MILWAUKEE Dale Sveum believes you should never let the players see how youre feeling inside. He thinks thats a clear sign of weakness for a manager.
Sveum will need a good poker face when he arrives at the Pfister Hotel in downtown Milwaukee. Because the Brewers hitting coach was scheduled to meet again with Cubs executives, perhaps as early as Tuesday night, before sitting down on Wednesday with the Red Sox at the meetings for owners and general managers.
So while Theo Epstein and Ben Cherington continue negotiating over compensation Bostons general manager is still optimistic commissioner Bud Selig wont have to arbitrate the next showdown between the Cubs and Red Sox could be over Sveum.
Sveum is viewed as the heavy favorite in Boston, where he worked as the third-base coach on the forever team that ended an 86-year championship drought and made Epstein a legend throughout New England.
The Cubs followed-up again with Rangers pitching coach Mike Maddux, who declined to interview in Boston because it would have created too much distance between his wife and two college-age daughters in Texas.
It sounded like the family still hasnt given a final answer as to whether they could make it work in Chicago.
Its still something that hes weighing. Those considerations havent gone away, general manager Jed Hoyer said Tuesday. Its certainly a big factor. I think its a factor for everyone, (but) in this case, it probably weighs a little more heavily.
Hoyer does not see another candidate being added to the mix. Beyond Maddux and Sveum, the Cubs have interviewed bench coaches Sandy Alomar Jr. (Indians) and Pete Mackanin (Phillies) in person and DeMarlo Hale (Red Sox) by phone.
Sources insist that Terry Francona is not a serious candidate, and hasnt been eliminated from consideration publicly out of respect for the two World Series rings he helped Epstein win in Boston. Epstein has been in contact with Francona, who hasnt spoken with Hoyer during this entire process.
The Cubs and Red Sox wont admit it publicly, but they soon may have to pull the trigger.
The right person to be manager for the Red Sox in 2012 is not necessarily the right person to be manager for the Cubs, Cherington said. They are different jobs, different challenges.
Theyre doing what they need to do and were doing what we need to do. The decisions too important to react to what somebody else is doing. (We) got to take our time and get the right person.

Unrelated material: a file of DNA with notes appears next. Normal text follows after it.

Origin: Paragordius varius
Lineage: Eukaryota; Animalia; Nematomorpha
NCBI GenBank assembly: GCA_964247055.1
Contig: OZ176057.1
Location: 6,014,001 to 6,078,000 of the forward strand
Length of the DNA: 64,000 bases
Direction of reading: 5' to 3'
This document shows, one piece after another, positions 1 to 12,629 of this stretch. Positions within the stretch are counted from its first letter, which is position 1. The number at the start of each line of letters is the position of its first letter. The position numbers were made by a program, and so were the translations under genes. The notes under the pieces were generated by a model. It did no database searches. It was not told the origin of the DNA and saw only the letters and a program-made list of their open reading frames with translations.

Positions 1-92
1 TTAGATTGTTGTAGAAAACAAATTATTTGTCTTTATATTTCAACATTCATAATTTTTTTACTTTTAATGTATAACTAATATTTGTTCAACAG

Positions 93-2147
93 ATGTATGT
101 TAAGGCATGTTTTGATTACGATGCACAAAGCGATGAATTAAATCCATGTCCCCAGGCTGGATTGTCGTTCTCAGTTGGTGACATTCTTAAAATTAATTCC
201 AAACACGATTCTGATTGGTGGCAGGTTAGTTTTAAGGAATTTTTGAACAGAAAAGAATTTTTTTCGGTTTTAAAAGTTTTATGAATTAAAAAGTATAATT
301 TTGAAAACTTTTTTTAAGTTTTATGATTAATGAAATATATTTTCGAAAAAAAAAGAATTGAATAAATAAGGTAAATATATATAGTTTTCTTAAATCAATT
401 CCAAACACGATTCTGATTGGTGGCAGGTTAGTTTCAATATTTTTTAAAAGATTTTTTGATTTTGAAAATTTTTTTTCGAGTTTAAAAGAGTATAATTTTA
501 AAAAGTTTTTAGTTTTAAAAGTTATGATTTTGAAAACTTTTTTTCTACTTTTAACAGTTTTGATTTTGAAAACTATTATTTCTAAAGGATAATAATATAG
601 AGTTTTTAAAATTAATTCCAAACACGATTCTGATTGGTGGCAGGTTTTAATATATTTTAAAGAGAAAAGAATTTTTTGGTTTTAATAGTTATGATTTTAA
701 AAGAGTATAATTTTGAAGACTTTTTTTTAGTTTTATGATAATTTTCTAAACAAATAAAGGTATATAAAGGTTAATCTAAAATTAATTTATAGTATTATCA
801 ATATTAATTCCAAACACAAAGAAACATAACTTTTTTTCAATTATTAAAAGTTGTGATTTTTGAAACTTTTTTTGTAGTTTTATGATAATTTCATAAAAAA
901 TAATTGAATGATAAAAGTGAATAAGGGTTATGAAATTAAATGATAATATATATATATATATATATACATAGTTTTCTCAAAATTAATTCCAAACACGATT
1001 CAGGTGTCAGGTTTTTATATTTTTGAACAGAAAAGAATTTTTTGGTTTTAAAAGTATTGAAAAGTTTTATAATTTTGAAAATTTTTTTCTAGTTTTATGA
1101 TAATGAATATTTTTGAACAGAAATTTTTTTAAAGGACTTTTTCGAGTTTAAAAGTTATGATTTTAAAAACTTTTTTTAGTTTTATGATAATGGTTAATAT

Even with that, theres no silver bullet. (You) got to surround that person with the right people.
That supporting cast will be important because the next managers at Wrigley Field and Fenway Park will almost certainly have little-to-no experience managing at the highest level.
The list of guys that have managed and are available is fairly short, Cherington said. Most successful major-league managers are still successful major-league managers. So we wanted to find the right fit. We feel like we have to at least consider taking a chance on someone who hasnt done it (before).
Brewers general manager Doug Melvin promoted Sveum after Ned Yost was fired late in the 2008 season and watched his team clinch the wild card.
Melvin passed over Sveum because he wanted a new face in the dugout and didnt believe thered necessarily be a carryover effect to the next year with an interim manager. The Cubs certainly found that out with Mike Quade.
Sveum also lost out to Ron Roenicke last year, but it speaks to his knowledge and personality that he survived so many regime changes in Milwaukee.
The word out of Boston and Milwaukee is that Sveum isnt particularly polished in front of the cameras, and wont charm the media with stories. But he absolutely commands respect in the clubhouse. It could be his time now.
Every player that plays in the big leagues was a rookie once, Melvin said, and every guy that manages in the big leagues had to get his start somewhere.
Epstein and Hoyer feel like theyre nearing the decision-making phase where they can put their choice in front of the Ricketts family. They probably would have done this with Sveum over the phone, but he was coming to Milwaukee anyway to see the Red Sox, in whats become a great off-the-field rivalry.
Were not focusing on the Red Sox and what theyre doing, Hoyer said. Were trying to make sure we make the right decision for the Cubs.